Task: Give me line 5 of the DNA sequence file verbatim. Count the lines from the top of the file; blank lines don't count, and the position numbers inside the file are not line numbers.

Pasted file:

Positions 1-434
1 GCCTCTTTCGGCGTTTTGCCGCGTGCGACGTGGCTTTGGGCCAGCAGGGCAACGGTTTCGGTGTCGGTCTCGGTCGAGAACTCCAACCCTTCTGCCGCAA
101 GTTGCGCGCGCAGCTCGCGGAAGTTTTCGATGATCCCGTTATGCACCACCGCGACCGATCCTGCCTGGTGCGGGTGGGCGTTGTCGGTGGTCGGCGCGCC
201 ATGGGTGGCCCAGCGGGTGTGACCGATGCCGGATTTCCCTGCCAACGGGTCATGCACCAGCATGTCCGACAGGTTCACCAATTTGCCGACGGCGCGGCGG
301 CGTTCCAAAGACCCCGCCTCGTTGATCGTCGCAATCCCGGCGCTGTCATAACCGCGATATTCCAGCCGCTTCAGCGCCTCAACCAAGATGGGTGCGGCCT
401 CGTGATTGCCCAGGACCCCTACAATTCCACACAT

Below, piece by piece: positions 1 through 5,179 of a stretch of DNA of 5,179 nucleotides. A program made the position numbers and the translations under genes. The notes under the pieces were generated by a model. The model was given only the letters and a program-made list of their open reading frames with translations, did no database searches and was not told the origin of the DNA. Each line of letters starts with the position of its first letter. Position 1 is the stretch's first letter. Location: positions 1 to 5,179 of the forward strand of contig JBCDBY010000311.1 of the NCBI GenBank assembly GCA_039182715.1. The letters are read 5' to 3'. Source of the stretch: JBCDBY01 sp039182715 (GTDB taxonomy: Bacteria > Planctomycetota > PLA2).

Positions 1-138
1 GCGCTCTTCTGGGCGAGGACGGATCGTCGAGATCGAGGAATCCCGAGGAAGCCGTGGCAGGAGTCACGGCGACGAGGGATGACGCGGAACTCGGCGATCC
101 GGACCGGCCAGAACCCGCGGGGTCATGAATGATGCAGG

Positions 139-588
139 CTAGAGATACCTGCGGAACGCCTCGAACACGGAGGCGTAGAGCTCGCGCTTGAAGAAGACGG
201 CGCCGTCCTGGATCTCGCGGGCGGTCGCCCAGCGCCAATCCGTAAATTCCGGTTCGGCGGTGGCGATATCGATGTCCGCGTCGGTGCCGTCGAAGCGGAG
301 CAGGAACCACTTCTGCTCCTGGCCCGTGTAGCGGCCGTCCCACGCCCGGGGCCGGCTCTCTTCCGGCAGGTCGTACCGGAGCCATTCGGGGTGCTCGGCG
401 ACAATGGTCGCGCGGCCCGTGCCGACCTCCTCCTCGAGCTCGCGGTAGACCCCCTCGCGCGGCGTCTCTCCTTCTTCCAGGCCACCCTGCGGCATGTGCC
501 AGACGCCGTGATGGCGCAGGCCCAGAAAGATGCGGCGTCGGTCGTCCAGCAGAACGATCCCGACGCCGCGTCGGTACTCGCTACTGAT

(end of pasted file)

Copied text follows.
301 CGTTCCAAAGACCCCGCCTCGTTGATCGTCGCAATCCCGGCGCTGTCATAACCGCGATATTCCAGCCGCTTCAGCGCCTCAACCAAGATGGGTGCGGCCT